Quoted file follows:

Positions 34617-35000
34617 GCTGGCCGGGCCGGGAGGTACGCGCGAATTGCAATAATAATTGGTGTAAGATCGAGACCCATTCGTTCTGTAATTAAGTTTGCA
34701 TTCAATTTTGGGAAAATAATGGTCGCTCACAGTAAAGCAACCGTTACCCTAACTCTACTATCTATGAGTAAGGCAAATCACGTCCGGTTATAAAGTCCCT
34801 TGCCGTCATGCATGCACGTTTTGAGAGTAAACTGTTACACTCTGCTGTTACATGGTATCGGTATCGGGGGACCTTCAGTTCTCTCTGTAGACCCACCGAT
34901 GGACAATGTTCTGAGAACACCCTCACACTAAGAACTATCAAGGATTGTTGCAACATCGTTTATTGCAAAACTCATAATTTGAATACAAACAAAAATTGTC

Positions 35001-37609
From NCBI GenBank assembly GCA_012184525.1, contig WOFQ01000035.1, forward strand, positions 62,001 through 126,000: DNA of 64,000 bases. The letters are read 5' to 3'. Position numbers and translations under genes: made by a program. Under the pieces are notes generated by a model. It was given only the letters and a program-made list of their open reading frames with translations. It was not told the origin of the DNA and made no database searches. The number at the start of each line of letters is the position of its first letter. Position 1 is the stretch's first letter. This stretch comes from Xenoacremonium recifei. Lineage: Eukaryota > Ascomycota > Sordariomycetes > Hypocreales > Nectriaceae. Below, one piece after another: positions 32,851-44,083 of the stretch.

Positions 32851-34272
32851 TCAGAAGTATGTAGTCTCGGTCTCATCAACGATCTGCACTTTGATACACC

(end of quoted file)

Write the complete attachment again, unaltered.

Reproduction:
Positions 34617-35000
34617 GCTGGCCGGGCCGGGAGGTACGCGCGAATTGCAATAATAATTGGTGTAAGATCGAGACCCATTCGTTCTGTAATTAAGTTTGCA
34701 TTCAATTTTGGGAAAATAATGGTCGCTCACAGTAAAGCAACCGTTACCCTAACTCTACTATCTATGAGTAAGGCAAATCACGTCCGGTTATAAAGTCCCT
34801 TGCCGTCATGCATGCACGTTTTGAGAGTAAACTGTTACACTCTGCTGTTACATGGTATCGGTATCGGGGGACCTTCAGTTCTCTCTGTAGACCCACCGAT
34901 GGACAATGTTCTGAGAACACCCTCACACTAAGAACTATCAAGGATTGTTGCAACATCGTTTATTGCAAAACTCATAATTTGAATACAAACAAAAATTGTC

Positions 35001-37609
From NCBI GenBank assembly GCA_012184525.1, contig WOFQ01000035.1, forward strand, positions 62,001 through 126,000: DNA of 64,000 bases. The letters are read 5' to 3'. Position numbers and translations under genes: made by a program. Under the pieces are notes generated by a model. It was given only the letters and a program-made list of their open reading frames with translations. It was not told the origin of the DNA and made no database searches. The number at the start of each line of letters is the position of its first letter. Position 1 is the stretch's first letter. This stretch comes from Xenoacremonium recifei. Lineage: Eukaryota > Ascomycota > Sordariomycetes > Hypocreales > Nectriaceae. Below, one piece after another: positions 32,851-44,083 of the stretch.

Positions 32851-34272
32851 TCAGAAGTATGTAGTCTCGGTCTCATCAACGATCTGCACTTTGATACACC